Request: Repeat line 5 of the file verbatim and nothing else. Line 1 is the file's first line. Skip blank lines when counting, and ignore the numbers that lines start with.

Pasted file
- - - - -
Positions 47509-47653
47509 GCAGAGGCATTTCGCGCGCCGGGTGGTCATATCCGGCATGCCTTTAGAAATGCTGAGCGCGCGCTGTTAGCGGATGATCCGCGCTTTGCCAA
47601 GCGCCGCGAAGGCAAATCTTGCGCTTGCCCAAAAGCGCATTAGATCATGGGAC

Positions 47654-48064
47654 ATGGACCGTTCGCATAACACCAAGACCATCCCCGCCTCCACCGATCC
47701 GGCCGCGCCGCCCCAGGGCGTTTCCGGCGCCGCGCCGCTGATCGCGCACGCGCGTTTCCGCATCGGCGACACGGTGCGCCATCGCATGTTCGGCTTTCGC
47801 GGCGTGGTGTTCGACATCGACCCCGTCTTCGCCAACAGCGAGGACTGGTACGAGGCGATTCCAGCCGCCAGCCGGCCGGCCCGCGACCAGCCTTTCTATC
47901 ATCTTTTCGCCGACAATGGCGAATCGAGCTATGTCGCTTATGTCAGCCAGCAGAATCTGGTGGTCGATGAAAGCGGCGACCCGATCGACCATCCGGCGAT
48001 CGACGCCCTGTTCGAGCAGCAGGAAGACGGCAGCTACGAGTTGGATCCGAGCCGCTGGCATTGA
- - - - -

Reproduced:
47654 ATGGACCGTTCGCATAACACCAAGACCATCCCCGCCTCCACCGATCC